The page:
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The prevalence of hookworm and of schistosoma haematobium in rural zambia

Tropical and Geographical Medicine 29(4): 415-421
The prevalence of hookworm and of schistosoma haematobium in rural zambia
The prevalence of hookworm and of Schistosoma haematobium in a representative sample of the rural population of 7 provinces of Zambia was assessed during a National Nutrition Status Survey. A total of 7212 people of all age and sex groups were examined for hookworm, of whom 4920 (68%) provided a stool sample; of these 48.6% were positive. Regional figures ranged between 11.4% and 77.1%. No differentiation between species of hookworm was attempted nor was it possible to assess the worm load of the individuals surveyed. Hookworm is highly endemic within the rural areas and this is discussed in relation to its known effects on the general health of the population studied during the survey, and the impact of hookworm infestation on morbidity. A total of 7479 people were examined for S. haematobium, of whom 5877 (79%) provided a urine sample; of these 16.6% had urinary bilharziasis. Regional prevalence varied between 0.6% and 64.5%. S. haematobium infection was endemic in rural areas comprising the Zambezi river drainage system in the West and South of Zambia. The major water systems of the north showed lower degrees of endemicity and the Lake Bangeulu swamp had the lowest incidence. Interregional migration of people within the rural areas was considerable and this was discussed in relation to the possible escalation in rates of incidence especially in areas currently exhibiting low endemicity.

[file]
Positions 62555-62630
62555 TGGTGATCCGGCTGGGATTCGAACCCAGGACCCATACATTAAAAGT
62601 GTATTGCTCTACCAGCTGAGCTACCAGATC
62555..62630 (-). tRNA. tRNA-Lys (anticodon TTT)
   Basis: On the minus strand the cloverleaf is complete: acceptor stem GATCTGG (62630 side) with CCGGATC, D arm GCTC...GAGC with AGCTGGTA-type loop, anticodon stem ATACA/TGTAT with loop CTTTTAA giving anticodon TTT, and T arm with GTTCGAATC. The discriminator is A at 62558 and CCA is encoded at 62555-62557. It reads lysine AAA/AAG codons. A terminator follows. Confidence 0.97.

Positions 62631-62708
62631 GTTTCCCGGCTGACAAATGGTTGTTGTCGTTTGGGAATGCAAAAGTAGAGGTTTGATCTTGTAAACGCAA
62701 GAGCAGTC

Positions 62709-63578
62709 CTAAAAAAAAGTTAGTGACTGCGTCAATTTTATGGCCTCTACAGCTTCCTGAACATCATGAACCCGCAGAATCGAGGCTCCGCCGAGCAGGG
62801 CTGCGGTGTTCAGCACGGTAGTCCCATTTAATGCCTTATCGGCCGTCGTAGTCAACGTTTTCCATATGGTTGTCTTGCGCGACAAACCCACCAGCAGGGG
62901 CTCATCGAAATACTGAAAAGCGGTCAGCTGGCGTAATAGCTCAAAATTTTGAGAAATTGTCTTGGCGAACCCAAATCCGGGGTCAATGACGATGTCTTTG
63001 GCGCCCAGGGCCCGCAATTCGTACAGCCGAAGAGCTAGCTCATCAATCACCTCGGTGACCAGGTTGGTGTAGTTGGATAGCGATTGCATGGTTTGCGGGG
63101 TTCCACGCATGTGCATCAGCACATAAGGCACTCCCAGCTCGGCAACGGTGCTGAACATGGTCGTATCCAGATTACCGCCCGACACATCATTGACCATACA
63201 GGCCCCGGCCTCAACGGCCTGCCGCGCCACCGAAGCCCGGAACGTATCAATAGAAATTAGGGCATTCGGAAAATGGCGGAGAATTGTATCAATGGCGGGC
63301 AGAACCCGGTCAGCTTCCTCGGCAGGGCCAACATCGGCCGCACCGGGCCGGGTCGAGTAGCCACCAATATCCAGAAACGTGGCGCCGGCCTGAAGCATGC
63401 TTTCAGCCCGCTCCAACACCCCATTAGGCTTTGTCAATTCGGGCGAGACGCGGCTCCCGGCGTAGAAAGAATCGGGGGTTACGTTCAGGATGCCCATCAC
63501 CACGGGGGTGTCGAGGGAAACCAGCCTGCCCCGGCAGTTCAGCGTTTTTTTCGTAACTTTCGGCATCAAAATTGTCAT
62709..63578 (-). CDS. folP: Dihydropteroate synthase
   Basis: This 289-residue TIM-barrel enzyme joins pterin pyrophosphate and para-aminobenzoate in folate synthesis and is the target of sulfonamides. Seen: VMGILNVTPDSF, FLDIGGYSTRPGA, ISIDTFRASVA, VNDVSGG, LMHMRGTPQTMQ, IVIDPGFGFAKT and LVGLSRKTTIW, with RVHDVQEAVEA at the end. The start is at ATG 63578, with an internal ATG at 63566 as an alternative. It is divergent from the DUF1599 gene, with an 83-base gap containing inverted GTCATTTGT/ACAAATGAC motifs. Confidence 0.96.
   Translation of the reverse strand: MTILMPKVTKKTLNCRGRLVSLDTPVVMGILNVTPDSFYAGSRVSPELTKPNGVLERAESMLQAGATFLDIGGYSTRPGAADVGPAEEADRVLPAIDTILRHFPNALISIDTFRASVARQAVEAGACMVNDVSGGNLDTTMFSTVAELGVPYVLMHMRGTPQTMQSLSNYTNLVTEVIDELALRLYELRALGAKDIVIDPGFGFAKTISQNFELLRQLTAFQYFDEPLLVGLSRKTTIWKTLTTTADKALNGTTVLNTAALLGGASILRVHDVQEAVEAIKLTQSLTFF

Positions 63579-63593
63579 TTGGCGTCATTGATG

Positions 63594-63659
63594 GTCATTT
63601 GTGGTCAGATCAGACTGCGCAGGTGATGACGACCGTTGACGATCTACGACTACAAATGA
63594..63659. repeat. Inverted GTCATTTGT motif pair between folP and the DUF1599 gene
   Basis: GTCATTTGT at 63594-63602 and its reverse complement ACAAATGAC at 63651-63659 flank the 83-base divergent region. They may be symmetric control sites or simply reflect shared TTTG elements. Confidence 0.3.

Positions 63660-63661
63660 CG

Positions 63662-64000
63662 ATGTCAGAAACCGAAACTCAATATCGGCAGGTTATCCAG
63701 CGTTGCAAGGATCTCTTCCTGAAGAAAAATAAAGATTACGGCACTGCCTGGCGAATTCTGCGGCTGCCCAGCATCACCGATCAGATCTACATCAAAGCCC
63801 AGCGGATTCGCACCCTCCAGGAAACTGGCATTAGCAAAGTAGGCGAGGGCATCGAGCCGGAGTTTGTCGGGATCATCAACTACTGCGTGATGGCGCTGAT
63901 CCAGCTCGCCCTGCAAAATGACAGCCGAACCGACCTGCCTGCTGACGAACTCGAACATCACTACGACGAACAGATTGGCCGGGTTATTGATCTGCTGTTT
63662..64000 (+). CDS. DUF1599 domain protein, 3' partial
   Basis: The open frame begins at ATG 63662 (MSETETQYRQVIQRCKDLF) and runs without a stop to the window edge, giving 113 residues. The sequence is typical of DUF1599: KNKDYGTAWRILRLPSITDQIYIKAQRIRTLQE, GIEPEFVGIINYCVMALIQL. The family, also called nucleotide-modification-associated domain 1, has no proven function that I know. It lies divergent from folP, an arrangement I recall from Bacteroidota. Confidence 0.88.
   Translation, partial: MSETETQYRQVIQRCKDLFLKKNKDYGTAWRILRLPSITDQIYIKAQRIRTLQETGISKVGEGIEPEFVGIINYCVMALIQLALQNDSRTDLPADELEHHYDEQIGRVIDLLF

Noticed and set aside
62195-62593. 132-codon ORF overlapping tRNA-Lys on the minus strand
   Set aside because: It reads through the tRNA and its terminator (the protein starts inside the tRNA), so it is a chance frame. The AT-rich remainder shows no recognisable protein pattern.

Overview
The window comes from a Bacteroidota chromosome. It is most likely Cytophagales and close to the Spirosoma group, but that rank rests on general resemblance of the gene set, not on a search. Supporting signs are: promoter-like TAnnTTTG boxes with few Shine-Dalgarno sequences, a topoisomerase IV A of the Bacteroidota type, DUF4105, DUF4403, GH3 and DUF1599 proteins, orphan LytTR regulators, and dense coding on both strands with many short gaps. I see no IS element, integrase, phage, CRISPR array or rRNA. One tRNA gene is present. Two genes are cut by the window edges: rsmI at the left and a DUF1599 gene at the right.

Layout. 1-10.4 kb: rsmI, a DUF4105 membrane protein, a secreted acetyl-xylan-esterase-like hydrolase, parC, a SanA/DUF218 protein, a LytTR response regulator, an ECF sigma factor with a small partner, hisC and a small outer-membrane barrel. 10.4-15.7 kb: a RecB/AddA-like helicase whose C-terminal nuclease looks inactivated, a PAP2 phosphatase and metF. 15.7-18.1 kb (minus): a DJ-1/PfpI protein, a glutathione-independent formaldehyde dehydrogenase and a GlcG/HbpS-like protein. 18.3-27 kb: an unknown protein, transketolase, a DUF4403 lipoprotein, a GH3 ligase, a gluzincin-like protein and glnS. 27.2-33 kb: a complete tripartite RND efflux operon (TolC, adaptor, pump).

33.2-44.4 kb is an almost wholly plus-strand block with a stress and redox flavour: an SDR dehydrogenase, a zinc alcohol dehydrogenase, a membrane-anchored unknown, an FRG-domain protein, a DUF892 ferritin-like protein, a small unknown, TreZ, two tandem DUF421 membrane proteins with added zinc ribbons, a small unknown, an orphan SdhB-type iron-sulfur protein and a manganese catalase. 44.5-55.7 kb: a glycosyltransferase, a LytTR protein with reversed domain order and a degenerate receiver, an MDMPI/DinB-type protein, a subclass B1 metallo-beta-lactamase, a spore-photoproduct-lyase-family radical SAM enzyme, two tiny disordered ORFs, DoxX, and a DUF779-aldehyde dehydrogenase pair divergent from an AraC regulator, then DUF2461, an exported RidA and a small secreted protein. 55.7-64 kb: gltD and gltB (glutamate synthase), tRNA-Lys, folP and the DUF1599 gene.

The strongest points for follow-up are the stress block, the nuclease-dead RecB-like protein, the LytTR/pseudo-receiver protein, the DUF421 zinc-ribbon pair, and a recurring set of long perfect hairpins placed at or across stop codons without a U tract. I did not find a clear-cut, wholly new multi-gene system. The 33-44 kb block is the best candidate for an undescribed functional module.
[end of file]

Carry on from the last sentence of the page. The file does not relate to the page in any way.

Accession: 006740382

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